ethical concerns, these approaches at best seem premature and at worst risk being significantly detrimental to public perception of the process. practical and conceptual difficulties Central to ACP is the assumption that healthy individuals can anticipate their reaction to future health conditions in order to make reliable choices about future care and treatment. Some commentators,7 supported by a body of research on ‘affective forecasting’,8 argue that this assumption is demonstrably false, with evidence of extreme difficulty in accurate prediction of future wishes calling into question the validity of ACP as a concept. Where such key doubts remain, making ACP a routine part of care may seem unwise, at least until these issues have been further explored. ACP will inevitably involve difficult discussions with patients, often about end-of-life care, including necessary recognition of a time when they may not be able to make decisions for themselves. Clearly this will be a sensitive process, with some patients simply not being of a temperament to participate fully; many healthcare professionals will also find this a difficult subject. In addition to being personally sensitive, complex variation in attitudes and understanding of ACP may exist across diverse populations, with cultural differences,9 as well as varying educational levels,10 having significant impact on patients’ ability and desire to establish anticipatory decisions of this kind. The fact that individuals appreciate ACP in very different ways makes it likely to be most effective when carried out in an individualised manner, tailored to particular patients’ needs. Directed approaches to its implementation, therefore, with their potential to lead to an impersonal and methodical ‘tick box’ approach, would be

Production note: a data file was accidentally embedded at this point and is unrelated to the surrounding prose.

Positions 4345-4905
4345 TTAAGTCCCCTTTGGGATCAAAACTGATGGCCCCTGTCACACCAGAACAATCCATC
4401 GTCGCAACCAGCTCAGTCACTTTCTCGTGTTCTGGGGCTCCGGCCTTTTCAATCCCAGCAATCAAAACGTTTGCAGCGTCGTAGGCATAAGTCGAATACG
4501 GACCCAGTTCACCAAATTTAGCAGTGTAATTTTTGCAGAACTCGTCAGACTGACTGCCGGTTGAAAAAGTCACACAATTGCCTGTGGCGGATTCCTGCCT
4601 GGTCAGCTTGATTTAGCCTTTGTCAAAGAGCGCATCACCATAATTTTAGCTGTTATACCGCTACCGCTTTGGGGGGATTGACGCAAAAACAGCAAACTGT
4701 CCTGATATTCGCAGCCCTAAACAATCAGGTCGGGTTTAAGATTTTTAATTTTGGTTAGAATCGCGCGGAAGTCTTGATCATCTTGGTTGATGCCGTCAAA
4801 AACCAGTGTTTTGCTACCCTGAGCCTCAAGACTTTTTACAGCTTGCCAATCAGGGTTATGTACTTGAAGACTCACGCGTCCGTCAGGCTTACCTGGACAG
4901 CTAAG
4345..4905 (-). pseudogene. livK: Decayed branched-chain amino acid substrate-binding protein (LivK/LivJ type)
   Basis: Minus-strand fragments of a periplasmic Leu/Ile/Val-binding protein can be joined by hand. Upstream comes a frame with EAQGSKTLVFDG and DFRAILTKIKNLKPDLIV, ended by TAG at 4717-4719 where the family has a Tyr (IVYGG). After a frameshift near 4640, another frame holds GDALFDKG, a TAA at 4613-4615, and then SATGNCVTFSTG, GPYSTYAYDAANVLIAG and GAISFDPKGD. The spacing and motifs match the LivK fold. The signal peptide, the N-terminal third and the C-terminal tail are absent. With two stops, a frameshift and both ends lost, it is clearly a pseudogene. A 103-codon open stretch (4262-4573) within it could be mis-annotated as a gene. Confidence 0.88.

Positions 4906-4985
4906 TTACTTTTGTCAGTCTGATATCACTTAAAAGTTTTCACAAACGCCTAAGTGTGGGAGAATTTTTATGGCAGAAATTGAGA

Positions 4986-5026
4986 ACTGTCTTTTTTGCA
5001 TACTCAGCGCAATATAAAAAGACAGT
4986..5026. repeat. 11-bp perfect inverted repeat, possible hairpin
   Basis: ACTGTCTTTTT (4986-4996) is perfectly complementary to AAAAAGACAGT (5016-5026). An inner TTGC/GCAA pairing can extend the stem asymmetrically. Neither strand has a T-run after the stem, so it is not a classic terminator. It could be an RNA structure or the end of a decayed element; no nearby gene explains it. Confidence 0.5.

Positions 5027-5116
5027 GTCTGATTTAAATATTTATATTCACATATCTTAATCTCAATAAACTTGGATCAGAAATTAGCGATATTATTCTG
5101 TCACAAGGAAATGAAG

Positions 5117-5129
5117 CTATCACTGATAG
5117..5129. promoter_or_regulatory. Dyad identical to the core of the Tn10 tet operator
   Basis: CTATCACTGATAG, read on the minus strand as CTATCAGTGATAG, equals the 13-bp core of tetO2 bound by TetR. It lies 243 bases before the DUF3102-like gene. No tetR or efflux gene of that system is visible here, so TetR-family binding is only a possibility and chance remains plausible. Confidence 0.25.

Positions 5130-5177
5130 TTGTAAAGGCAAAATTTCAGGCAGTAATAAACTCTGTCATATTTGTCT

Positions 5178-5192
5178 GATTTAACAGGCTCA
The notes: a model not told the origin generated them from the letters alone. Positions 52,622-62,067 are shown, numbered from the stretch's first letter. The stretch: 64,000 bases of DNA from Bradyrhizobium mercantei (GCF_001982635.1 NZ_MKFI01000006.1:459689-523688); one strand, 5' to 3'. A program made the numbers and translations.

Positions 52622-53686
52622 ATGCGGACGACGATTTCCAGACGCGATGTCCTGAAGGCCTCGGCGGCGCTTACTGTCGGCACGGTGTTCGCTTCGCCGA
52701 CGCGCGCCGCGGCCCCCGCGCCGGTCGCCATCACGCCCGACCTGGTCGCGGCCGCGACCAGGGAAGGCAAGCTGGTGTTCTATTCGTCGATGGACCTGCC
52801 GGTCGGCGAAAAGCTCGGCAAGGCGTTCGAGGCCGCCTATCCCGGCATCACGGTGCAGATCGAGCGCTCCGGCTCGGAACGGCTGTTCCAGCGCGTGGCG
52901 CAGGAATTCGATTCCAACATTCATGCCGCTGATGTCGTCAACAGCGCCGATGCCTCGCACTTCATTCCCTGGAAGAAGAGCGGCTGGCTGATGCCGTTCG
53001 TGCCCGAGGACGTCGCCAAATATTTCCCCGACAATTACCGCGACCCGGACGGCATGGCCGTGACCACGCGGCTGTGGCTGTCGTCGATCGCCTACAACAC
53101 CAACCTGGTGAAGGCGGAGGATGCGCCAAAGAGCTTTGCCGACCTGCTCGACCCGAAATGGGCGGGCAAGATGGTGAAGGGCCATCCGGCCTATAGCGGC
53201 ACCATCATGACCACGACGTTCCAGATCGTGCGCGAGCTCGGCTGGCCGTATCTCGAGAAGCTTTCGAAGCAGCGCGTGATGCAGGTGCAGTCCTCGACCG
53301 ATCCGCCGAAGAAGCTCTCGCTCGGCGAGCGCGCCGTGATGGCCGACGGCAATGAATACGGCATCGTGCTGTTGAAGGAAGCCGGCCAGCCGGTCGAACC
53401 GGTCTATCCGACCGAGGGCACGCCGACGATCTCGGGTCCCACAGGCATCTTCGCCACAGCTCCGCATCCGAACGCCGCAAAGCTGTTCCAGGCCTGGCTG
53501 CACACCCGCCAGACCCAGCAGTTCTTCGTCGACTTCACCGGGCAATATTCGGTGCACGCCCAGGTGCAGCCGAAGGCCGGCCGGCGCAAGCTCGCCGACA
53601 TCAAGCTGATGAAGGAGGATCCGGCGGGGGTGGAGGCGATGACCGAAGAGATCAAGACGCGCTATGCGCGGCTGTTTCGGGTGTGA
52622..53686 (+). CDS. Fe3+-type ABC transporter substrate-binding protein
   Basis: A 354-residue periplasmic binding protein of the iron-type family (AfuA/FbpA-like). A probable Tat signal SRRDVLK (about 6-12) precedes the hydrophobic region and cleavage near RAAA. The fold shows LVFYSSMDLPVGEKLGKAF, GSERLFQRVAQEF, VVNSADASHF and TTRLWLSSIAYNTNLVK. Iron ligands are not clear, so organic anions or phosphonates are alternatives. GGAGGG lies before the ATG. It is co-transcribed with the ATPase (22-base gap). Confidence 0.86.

expected to be less successful, inadequately addressing patients’ real needs and failing to achieve useful anticipatory decision making. Furthermore, in order for increased use of ACP to be of value, it must be possible actually to implement patients’ wishes. Commentators11 have highlighted how rationing can seriously compromise the choices available to patients in reality; ACP will certainly be subject to the same criticism. With many patients likely to choose to remain at home at the end of life, for example, it will be essential that appropriate funding and staffing of community services exist to ensure that this is possible. Finally, the likely focus on documentation of future wishes of large numbers of patients involved in directed approaches to ACP may well be missing the point. Evidence of benefits of ACP in terms of achievement of psychosocial goals of preparing for death and opening up communication with loved ones,2 has suggested that some patients feel documentation to be unnecessary once the process of open discussion with healthcare professionals and families has been established.12 costs and financial incentives Population-wide directed approaches to ACP may also have significant financial implications for patients. While there is no requirement to seek legal advice, patients will often wish to, and indeed many doctors may suggest this, with consequent financial cost. In addition, some elements of ACP involve unavoidable costs: in order to be used, Lasting Powers of Attorney must be registered with the Court of Protection, currently incurring a £110 fee. This raises questions about the ethics of promotion of a process likely to result in personal expenditure for patients and, perhaps, where ACP is actively encouraged by